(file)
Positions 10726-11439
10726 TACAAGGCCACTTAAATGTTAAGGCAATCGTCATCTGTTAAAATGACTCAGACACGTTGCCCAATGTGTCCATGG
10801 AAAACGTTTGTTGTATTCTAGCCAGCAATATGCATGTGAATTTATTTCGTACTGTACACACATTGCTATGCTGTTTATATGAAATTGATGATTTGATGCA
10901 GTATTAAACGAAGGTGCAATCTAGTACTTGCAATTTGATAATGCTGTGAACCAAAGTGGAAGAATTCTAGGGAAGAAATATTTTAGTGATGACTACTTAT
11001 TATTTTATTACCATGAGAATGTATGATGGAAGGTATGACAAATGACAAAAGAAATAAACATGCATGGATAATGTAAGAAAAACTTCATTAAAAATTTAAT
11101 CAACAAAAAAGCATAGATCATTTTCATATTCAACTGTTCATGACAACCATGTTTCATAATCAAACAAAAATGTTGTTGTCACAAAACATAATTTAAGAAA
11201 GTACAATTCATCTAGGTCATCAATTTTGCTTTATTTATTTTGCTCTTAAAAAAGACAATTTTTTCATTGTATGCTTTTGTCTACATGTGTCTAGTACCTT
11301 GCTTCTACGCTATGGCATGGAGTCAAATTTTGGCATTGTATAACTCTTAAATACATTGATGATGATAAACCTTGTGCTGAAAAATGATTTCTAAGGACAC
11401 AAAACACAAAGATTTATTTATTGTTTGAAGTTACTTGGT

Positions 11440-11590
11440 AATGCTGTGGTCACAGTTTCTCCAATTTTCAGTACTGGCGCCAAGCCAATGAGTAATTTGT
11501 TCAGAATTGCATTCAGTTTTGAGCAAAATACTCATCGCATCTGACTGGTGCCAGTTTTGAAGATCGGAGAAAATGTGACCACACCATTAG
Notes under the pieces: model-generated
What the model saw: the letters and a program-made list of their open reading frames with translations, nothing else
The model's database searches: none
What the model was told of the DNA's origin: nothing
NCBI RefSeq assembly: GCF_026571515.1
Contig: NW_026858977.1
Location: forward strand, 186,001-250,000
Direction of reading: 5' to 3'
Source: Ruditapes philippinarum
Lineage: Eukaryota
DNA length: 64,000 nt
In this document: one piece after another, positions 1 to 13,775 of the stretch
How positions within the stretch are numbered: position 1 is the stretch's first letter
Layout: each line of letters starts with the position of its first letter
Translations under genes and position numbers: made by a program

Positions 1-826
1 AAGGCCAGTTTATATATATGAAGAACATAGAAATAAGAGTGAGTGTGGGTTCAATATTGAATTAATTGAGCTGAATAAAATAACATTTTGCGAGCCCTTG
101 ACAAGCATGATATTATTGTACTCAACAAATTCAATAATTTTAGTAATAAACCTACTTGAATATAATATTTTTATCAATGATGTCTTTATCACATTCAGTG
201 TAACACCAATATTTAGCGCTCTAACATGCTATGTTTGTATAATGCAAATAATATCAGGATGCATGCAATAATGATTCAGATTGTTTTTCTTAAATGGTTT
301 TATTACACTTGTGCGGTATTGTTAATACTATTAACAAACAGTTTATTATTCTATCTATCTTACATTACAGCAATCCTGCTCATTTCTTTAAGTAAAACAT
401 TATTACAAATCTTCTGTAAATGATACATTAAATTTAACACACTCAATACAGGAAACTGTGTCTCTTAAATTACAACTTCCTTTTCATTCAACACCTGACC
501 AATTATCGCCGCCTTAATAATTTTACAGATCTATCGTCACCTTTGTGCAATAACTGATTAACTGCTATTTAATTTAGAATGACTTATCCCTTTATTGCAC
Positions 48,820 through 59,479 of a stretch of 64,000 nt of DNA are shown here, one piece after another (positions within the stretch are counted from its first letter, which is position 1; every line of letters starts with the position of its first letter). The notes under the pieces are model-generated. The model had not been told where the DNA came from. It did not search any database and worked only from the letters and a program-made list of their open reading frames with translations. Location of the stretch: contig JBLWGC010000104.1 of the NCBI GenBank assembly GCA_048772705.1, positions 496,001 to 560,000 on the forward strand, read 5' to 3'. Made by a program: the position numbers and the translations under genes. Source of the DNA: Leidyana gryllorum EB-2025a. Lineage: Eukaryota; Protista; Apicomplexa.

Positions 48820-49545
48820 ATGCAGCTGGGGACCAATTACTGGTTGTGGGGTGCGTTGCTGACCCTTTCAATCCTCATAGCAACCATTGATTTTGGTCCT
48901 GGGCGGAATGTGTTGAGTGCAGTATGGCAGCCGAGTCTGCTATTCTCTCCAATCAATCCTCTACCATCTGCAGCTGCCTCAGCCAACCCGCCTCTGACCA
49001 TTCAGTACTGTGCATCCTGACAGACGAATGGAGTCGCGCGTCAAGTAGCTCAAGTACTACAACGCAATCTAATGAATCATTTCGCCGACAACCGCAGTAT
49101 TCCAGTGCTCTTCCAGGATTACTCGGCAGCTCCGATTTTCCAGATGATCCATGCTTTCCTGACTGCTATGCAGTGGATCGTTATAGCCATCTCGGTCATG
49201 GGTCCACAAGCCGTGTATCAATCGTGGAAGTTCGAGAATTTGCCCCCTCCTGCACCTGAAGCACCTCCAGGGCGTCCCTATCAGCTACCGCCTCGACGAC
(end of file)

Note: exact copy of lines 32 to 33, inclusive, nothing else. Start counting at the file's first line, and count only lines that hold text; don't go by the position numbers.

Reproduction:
301 TATTACACTTGTGCGGTATTGTTAATACTATTAACAAACAGTTTATTATTCTATCTATCTTACATTACAGCAATCCTGCTCATTTCTTTAAGTAAAACAT
401 TATTACAAATCTTCTGTAAATGATACATTAAATTTAACACACTCAATACAGGAAACTGTGTCTCTTAAATTACAACTTCCTTTTCATTCAACACCTGACC